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Colorado Breach Data Statute

 

Colo. Rev. Stat. § 6-1-716

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Quick Facts

Breach Based on
Harm Threshold

Deadline for
Consumer Notice

Government
Notification Required

YES

No later than 30 days

YES, if>499 residents notified

 

More Details

Scope of this Summary Notification requirements applicable to individuals or commercial entities that conduct business in state and own, license or maintain covered info. Some types of businesses may be exempt from some or all of these requirements and non-commercial entities may be subject to different requirements.
Covered Info (1) First name or first initial and last name, plus: Social Security number; student, military, or passport ID number; driver's license or state identification card number; medical information; health insurance number; or biometric data;   OR  (2) username or email address in combination with a password or questions and answers that would permit access to a resident’s online account;  OR  (3) account number or credit or debit card number, in combination with any required security or access code or password that would permit access to a resident's financial account.
Form of Covered Info Electronic Only
Encryption Safe Harbor Statute does not apply to information that is encrypted, redacted, or secured by any other means rendering the name or element unreadable or unusable, so long as the encryption key is not reasonably believed to have also been acquired.
Breach Defined Unauthorized acquisition that compromises the security, confidentiality, or integrity of the covered info, excluding certain good-faith acquisitions by employees or agents.
Consumer Notice Timing: Must be made no later than 30 days after the date of determination that the breach occurred consistent with any measures necessary to determine the scope of the breach and restore the reasonable integrity of the system.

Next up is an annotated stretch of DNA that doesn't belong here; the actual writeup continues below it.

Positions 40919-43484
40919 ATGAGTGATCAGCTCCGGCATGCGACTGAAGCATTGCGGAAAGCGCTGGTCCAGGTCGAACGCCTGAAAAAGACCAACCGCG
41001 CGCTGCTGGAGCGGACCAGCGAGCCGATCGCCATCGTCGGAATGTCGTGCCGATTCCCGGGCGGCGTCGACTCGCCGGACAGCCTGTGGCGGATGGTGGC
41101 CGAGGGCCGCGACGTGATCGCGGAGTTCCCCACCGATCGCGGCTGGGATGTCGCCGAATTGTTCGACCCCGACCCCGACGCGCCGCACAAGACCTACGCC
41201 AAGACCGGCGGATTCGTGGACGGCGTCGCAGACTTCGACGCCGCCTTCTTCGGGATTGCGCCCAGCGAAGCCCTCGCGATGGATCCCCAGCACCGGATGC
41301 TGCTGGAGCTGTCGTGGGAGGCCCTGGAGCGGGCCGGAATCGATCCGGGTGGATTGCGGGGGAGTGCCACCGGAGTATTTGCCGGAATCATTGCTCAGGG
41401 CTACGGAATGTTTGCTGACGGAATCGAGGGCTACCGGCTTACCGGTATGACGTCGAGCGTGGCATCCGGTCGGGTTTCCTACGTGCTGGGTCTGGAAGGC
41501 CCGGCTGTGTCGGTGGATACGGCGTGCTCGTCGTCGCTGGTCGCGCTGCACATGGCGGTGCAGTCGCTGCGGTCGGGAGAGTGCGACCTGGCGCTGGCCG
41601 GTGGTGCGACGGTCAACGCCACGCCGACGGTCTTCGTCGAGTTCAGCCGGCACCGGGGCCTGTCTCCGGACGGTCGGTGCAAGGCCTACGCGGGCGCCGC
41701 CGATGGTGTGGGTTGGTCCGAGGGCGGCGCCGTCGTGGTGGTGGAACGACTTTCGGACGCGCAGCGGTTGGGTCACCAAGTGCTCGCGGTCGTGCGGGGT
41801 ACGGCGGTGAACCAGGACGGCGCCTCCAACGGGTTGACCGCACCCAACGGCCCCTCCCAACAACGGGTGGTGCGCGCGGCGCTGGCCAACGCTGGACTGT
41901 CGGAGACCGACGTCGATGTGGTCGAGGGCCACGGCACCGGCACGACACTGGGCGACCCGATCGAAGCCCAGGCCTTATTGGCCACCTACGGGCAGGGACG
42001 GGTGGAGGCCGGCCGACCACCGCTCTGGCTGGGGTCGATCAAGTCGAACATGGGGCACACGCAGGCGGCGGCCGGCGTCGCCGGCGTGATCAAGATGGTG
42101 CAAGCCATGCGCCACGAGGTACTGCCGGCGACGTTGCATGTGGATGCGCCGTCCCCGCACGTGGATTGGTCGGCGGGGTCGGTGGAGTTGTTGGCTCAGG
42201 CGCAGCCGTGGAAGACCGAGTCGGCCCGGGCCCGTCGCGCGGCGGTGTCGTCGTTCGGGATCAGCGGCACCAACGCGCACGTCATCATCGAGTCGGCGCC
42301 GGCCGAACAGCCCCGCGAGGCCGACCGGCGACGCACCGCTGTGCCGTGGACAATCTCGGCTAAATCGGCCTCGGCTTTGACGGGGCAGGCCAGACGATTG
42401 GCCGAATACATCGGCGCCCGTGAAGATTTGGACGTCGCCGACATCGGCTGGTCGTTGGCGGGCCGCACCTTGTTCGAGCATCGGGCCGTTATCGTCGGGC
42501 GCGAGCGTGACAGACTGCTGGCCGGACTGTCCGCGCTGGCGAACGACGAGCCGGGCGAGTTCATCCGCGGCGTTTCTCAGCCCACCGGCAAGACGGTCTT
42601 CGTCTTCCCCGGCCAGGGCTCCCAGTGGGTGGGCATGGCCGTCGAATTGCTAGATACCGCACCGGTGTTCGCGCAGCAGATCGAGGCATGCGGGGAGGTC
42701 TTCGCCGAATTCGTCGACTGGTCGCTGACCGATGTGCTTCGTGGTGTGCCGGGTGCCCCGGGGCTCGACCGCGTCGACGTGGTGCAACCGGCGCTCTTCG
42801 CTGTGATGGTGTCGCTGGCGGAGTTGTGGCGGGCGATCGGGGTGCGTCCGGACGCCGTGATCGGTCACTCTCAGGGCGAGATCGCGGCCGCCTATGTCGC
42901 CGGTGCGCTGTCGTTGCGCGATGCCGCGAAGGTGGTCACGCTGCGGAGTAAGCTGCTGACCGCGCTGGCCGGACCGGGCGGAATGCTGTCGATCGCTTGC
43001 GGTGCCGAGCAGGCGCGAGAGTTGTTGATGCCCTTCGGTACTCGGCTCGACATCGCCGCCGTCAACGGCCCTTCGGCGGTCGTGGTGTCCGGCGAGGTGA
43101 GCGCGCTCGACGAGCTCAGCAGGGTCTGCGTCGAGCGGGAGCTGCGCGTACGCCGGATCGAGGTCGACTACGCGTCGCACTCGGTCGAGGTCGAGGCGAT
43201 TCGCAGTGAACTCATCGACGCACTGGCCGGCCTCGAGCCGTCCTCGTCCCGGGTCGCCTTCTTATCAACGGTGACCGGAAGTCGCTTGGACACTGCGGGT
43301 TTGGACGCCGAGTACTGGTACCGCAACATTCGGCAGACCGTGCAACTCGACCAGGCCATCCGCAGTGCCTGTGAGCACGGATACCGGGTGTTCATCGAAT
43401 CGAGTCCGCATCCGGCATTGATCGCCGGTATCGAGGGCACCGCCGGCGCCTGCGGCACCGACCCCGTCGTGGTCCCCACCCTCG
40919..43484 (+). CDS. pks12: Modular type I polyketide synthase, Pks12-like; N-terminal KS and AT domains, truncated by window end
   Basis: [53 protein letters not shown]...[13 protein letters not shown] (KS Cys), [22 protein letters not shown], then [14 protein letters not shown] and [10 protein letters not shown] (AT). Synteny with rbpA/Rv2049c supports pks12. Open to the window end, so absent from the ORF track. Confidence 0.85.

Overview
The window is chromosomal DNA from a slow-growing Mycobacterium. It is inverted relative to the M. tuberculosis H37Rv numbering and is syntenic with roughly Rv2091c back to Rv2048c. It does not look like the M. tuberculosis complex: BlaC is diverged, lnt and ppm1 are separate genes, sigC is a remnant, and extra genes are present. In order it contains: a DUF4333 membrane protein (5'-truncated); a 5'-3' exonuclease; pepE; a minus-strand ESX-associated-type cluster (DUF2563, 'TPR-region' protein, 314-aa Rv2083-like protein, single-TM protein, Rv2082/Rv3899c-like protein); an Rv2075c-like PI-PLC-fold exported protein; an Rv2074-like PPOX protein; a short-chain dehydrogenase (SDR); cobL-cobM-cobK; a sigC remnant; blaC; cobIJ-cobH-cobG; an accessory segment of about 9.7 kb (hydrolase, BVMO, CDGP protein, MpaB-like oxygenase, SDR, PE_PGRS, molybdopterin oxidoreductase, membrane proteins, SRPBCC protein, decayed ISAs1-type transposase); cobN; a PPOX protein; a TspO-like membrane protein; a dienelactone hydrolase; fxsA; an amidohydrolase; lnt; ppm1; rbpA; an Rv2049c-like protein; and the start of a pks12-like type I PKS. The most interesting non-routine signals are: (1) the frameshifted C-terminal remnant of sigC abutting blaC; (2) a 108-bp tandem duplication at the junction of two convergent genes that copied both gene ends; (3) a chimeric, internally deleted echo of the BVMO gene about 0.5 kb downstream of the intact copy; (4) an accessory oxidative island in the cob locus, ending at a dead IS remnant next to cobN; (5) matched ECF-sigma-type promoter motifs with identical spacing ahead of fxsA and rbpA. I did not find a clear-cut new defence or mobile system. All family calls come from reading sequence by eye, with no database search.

Content: Notice must include: date or estimated date/date range of breach; description of personal information affected; contact info for covered entity where resident can inquire about the breach; toll-free numbers, websites and addresses for the FTC and CRAs; and a statement that residents can obtain info from the FTC and CRAs about fraud alerts and security freezes. Additional info must also be included if a resident’s access credentials to an online account are compromised in the breach.

Method: By written notice, telephone notice, or electronic notice (if it is the primary method of communication with the resident or is consistent with E-SIGN). Substitute notice is available if certain criteria are satisfied.
Delayed Notice Notification may be delayed if law enforcement determines that notice will impede a criminal investigation, and law enforcement notifies the covered entity not to send notice. Notice must be made no later than 30 days after law enforcement informs the covered entity that delay is no longer required.
Harm Threshold Notification not required if, after prompt investigation, the covered entity determines that misuse of resident's covered info has not occurred and is not reasonably likely to occur.
Government Notice If covered entity reasonably believes that breach affected 500 or more residents, must also notify the Attorney General no later than 30 days after determination that breach occurred.
Consumer Agency Notice If more than 1,000 residents notified, must notify all nationwide CRAs without unreasonable delay of anticipated date of notice and approximate number of residents to be notified. Entities subject to Gramm-Leach-Bliley are exempt from this requirement.
Third-Party Notice If you maintain covered info on behalf of another entity, you must notify them in the most expedient time possible and without unreasonable delay following discovery of a breach, if misuse of the covered info about a resident has occurred or is reasonably likely to occur. Must cooperate by sharing relevant information about breach, but not disclosure of confidential business info or trade secrets.
Potential Penalties Violations may result in civil penalties.

 

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This summary is for informational purposes only. It provides general information and not legal advice or opinions regarding specific facts. Additional requirements or conditions may apply to any or all provisions referenced herein. For more information about the state data breach notification laws or other data security matters, please seek the advice of counsel.

Last revised on November 13, 2018